The unit’s name, Whitinga ora pēpi, can be translated as “babies transitioning to wellness” – which was certainly the case for Laura, Teokotai and Maiwa.
“Maiwa was a forceps delivery, she had extensive bruising on her face and neck and at the time we didn’t realise how jaundiced she was,” Laura says. ”Maiwa wasn’t waking for feeds and a tongue-tie meant she was struggling to latch.
“All of this meant we definitely needed extra care for her.”
After 10 days, Maiwa was thriving and feeding well. Laura had received specialist breastfeeding support, whilst Maiwa had blue-light therapy for her jaundice.
‘What these pēpi really need is time to learn to feed and to grow.’
“It was the rainbow in the rain for us,” Laura says, adding that they left with the “knowledge and support to confidently meet Maiwa’s needs”.
Eighteen months on from the establishment of the unit, the team have received overwhelmingly positive feedback from whānau.
“Whānau are telling us they are feeling confident and well-supported with things like feeding and bonding and are ready for the transition home,” Clark says.
Premature twins Agi and Gerry
Whānau like Rosie and Darren, with their twins Agi and Gerry, who were born at 36 weeks and two days.
The twins’ parents were taught how to tube-feed their babies, then wean them off tube feeding and establish a plan for breastfeeding for their return home.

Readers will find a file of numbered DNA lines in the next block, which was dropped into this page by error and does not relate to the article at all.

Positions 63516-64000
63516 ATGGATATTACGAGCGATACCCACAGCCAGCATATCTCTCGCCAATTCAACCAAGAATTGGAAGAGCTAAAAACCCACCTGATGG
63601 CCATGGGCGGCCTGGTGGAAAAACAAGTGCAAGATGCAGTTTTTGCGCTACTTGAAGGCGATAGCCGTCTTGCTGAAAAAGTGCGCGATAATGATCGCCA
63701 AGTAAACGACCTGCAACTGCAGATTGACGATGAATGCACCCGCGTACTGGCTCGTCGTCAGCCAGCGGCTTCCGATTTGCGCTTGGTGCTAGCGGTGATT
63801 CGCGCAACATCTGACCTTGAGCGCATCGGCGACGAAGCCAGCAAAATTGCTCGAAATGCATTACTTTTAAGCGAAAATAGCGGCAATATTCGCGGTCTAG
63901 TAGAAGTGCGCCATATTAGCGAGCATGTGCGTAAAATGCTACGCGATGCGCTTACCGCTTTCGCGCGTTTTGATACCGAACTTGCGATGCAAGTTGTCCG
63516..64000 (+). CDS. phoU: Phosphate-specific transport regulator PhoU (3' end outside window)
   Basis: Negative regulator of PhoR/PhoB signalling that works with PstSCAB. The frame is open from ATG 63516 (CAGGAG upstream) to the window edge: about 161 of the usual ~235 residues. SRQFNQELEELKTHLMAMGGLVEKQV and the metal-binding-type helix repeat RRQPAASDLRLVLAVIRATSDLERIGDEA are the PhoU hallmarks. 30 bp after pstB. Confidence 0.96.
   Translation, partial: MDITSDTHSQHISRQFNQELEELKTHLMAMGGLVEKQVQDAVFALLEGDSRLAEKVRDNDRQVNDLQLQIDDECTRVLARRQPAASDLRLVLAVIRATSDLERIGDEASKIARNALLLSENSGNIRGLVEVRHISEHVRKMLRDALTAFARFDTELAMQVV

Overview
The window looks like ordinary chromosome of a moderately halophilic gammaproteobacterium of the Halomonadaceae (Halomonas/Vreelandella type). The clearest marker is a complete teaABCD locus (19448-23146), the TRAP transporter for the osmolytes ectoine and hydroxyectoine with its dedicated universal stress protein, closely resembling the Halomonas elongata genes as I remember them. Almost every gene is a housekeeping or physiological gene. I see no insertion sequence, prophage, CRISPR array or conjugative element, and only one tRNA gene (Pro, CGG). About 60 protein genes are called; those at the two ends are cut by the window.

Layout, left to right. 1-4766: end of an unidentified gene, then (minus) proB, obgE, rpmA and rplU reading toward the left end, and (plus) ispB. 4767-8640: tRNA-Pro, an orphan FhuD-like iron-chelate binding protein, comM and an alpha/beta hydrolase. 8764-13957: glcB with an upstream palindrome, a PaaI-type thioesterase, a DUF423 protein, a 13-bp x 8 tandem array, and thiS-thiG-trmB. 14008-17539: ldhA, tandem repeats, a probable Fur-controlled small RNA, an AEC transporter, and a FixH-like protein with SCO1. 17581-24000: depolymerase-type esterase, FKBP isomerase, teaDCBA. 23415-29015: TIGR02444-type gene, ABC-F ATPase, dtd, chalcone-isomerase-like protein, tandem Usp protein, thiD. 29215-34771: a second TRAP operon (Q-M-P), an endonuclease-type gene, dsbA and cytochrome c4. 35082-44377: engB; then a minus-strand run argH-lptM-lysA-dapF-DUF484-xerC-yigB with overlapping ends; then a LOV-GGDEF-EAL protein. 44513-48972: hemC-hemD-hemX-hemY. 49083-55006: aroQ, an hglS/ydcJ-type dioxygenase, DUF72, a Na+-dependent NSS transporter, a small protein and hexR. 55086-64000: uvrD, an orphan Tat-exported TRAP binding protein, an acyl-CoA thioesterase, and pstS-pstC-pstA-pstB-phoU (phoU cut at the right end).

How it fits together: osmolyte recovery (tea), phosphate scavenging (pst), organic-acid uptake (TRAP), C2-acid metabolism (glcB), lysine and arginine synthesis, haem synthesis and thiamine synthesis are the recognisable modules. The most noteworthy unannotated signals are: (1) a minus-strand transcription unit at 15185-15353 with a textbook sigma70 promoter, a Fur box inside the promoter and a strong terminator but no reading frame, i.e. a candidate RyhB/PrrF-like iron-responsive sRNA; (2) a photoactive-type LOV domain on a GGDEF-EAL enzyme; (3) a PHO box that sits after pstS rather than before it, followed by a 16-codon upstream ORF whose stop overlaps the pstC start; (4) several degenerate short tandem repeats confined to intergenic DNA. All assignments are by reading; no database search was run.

“I can’t speak more highly of Whitinga ora pēpi and what they did to help give our kids the best possible start in life,” Rosie says.
This early feedback is supported by strong international evidence showing the short and long-term benefits of neonatal transitional care.
“Neonatal transitional care has been a proven success in other health-care facilities globally. The impact has been very positive in both reducing the number of neonatal admissions but also improving outcomes for babies,” Garton says.
International evidence has included reduced length of hospital stay, improved attachment and bonding, improved maternal confidence and improved breastfeeding rates sustained post-discharge.
Home now, and thriving
Whitinga ora pēpi has been made possible by philanthropy. The project work needed to establish the unit was funded by the Starship Foundation, while the furnishings and equipment were paid for by real estate company Barfoot & Thompson, which has a longstanding philanthropic relationship with Starship.
“The funding from the Starship Foundation and Barfoot & Thompson really enabled us to have the unit all set up and ready to go from day one,” Clark says.
“This included equipment such as phototherapy equipment and heated mattresses for our really small pēpi.
“I want to say a huge thank you to Barfoot & Thompson for giving us what we needed to get this amazing service up and running. It’s had a huge impact not only on our team here, but every whānau who has come through the door.”
The Starship Foundation is a charitable organisation which raises funds so that Starship Child Health can deliver world-class health care for any child in Aotearoa New Zealand who needs it. Since 1991, in partnership with generous donors like Barfoot & Thompson, the foundation has contributed more than $160 million towards paediatric health care, benefitting tamariki, whānau and communities across Aotearoa New Zealand.
Penny Elliot is the corporate marketing and communications manager for the Starship Foundation.